Quality of care in maternal, newborn and child health (MNCH) and sexual and reproductive health (SRH)

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Helpdesk Query:

Which interventions in promoting quality of care in MNCH and SRH are likely to have the best impact on service outputs and health outcomes?


This helpdesk query looks at interventions to improve the quality of care in maternal, newborn, and child health (MNCH) and sexual and reproductive health (SRH). It includes evidence assessing which interventions are likely to have the best impact on service outputs and health outcomes, with an emphasis on cost effectiveness.

The MNCH focus is on the importance of continuum of care interventions. Continuity of care is necessary throughout the lifecycle (adolescence, pregnancy, childbirth, the postnatal period, and childhood) and also between places of caregiving (including households and communities, outpatient and outreach services, and clinical-care settings). Several high quality studies have reviewed the literature and assessed different interventions and their outcomes, and provide an excellent overview of which are likely to have the greatest effects on health outcomes and service delivery.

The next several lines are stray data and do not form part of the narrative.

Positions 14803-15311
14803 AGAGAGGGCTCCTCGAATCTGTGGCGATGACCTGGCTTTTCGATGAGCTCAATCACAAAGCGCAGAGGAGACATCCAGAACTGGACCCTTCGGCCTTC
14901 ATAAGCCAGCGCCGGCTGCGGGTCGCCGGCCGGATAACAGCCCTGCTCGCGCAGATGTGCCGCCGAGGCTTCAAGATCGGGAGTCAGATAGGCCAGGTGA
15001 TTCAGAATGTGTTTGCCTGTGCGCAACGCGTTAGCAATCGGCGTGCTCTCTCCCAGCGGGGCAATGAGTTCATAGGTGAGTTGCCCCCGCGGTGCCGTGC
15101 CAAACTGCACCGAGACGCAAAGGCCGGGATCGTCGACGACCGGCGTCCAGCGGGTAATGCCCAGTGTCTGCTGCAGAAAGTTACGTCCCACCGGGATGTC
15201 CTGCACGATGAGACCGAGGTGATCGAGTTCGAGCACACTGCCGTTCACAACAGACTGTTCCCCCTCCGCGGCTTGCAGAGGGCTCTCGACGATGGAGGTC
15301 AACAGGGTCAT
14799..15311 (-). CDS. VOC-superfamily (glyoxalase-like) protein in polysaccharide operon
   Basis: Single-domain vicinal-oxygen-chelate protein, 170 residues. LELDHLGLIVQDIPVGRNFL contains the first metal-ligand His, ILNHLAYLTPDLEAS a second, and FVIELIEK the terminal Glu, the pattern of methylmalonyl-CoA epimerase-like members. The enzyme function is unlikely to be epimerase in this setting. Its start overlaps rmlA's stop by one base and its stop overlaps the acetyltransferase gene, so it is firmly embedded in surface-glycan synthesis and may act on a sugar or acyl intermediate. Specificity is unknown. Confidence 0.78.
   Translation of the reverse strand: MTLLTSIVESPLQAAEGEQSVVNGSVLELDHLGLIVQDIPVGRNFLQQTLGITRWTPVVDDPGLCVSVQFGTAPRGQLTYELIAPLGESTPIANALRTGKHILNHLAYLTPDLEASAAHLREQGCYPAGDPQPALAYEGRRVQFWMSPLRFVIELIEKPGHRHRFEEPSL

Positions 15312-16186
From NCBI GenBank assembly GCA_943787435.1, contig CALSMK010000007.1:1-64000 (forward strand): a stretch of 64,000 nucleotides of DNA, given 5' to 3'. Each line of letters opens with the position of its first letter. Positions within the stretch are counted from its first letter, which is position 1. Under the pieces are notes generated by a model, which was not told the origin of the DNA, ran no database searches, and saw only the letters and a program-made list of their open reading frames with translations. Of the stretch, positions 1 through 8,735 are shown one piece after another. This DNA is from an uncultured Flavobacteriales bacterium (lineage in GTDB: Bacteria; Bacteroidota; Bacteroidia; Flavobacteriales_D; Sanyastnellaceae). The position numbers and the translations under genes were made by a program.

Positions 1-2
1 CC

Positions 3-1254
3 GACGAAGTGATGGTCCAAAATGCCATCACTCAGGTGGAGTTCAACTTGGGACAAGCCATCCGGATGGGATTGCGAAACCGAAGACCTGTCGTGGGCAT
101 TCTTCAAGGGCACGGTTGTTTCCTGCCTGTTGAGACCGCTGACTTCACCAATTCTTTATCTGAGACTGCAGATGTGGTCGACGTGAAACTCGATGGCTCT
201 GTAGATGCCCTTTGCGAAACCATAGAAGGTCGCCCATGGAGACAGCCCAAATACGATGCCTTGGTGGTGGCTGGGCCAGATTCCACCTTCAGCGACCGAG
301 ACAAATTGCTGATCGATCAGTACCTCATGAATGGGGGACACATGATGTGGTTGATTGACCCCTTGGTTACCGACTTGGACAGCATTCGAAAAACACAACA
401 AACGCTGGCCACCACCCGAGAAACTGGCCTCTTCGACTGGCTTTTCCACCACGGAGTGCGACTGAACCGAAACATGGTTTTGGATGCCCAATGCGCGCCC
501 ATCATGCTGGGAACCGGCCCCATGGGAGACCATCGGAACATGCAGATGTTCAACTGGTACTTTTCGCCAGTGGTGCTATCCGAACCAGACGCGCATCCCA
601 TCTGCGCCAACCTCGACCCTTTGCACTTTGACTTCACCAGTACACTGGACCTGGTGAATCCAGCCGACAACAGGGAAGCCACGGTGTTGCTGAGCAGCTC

A section of this report is dedicated to the issue of cost effectiveness and includes several diagrams which can be used to assess this issue as well as a study showing key ways to improve cost effectiveness including increasing spending, efficiency, equity and ensuring there are incentives and integration.

The report then looks at SRH. Health and rights in sexuality and reproduction are an integrated package, which includes SRH services comprehensive sexuality education; and protection of SRH and rights. People cannot be healthy if they have one element of the package but miss others. Progress on the components of SRH and rights has been uneven. While acknowledging that certain components may be more difficult or more costly to implement, progress in many instances has been hindered on ideological, rather than scientific, public health and cost-effectiveness grounds. There have been many accomplishments but aggregate gains mask stark inequalities, with low coverage of services for the poorest women.

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